Cockroaches: A Common Allergen & Asthma Trigger





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Published on May 13, 2015

Nobody wants to have cockroaches in their home or place of business. Their presence can not only make some people squirm, but can also lead to health concerns for building occupants.

Worldwide there are thousands of species of cockroaches and several dozen are associated with where humans live. Of these, just a handful of the species make up the vast majority of the pests found in our homes and buildings.

Cockroaches are one of man’s most commonly found pests. They are normally considered to be nocturnal insects, so people may not always be aware of an infestation until it has gotten out of hand. Not only can cockroaches spread pathogens, but they are also a frequent cause of allergic reactions in people and are a known asthma trigger. Some health experts also believe exposure to cockroach allergens may lead to the development of asthma in young children.
The U.S. Environmental Protection Agency (EPA) reports, “Droppings or body parts of cockroaches and other pests can trigger asthma. Certain proteins are found in cockroach feces and saliva and can cause allergic reactions or trigger asthma symptoms in some individuals. Cockroaches are commonly found in crowded cities and the southern regions of the United States. Cockroach allergens likely play a significant role in asthma in many urban areas.”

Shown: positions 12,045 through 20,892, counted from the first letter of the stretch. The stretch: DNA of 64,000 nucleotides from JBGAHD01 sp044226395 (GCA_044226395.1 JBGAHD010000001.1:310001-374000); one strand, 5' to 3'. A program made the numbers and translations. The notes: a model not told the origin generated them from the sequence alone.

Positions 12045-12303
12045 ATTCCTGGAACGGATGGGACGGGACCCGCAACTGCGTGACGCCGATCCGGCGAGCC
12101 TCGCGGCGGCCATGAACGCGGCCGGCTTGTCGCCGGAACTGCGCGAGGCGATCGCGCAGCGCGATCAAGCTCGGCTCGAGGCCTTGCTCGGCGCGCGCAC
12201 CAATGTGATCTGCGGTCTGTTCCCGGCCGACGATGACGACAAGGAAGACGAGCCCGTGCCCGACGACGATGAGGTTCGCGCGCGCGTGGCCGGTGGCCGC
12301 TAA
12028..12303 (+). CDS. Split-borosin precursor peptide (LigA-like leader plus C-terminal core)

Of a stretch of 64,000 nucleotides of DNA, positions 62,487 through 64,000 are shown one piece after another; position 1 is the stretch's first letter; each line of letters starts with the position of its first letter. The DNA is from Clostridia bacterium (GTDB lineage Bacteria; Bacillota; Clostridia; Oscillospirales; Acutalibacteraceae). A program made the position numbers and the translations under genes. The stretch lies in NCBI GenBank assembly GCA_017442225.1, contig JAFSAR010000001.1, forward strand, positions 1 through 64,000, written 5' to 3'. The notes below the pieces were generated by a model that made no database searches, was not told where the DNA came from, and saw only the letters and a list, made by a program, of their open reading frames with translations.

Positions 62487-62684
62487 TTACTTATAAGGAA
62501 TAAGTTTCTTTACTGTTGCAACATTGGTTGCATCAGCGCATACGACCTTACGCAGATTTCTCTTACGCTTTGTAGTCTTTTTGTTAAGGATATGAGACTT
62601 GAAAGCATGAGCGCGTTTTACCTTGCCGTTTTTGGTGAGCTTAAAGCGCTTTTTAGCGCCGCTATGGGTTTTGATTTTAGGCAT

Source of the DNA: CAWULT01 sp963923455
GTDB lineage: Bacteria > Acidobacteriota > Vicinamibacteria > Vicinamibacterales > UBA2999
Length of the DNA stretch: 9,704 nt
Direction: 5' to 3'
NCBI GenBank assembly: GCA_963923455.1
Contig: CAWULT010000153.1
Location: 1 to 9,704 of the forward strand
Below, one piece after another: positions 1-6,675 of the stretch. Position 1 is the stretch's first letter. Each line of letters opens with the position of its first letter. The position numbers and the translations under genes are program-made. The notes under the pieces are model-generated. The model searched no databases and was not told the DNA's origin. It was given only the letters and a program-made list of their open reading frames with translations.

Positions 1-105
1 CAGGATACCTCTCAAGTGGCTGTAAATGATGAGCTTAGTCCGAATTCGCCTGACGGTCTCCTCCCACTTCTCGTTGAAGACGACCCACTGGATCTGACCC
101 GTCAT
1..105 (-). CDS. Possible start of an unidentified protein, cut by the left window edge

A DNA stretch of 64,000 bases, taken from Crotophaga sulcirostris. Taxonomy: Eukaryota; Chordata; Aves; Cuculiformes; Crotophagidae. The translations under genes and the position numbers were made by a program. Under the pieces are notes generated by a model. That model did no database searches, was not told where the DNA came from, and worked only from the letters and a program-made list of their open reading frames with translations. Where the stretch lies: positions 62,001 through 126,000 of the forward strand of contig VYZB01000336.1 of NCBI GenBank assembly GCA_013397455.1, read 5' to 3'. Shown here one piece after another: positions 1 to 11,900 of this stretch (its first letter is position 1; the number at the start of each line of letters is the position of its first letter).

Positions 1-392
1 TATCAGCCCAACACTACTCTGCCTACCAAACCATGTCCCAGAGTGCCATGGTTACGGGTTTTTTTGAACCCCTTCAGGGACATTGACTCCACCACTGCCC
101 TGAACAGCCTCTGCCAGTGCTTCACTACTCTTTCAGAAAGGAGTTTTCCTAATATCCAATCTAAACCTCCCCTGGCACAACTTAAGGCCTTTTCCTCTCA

For people who have asthma, it’s important for them to understand their asthma triggers as these can vary widely from person to person. For those sensitive to the presence of cockroach allergens, there are tests for their presence in people’s homes, schools and work environments. These indoor environmental tests can provide important information for controlling exposure and managing asthma symptoms.
There are steps that can be taken to reduce exposure to cockroach allergens and help to prevent them from infesting a home or building. They include the following:
• Store foods in airtight containers and keep lids on garbage.
• Keep properties and especially kitchens and areas with food clean and free of clutter.
• Seal cracks and openings in kitchens and throughout the building.
• Reduce humidity and repair any parts of a building that have suffered water damage.
• Wash bedding frequently using hot water.
• Carpeting can act as a sink for cockroach allergens so regularly vacuum with a vacuum that has a HEPA filter or consider replacing carpeting with another type of flooring.
• The use of cockroach baits and traps can also be effective.

These are just a few things to know about cockroaches and how their presence can trigger allergies and asthma in some people. To learn more about this or other indoor air quality, health and safety, occupational or environmental issues, please visit the websites shown below.

Clark Seif Clark http://www.csceng.com
EMSL Analytical, Inc. http://www.emsl.com
Indoor Environmental Consultants, Inc. http://www.iecinc.net
LA Testing http://www.latesting.com
Zimmetry Environmental http://www.zimmetry.com
Healthy Indoors Magazine http://www.iaq.net
Hudson Douglas Public Adjusters http://HudsonDouglasPublicAdjusters.com


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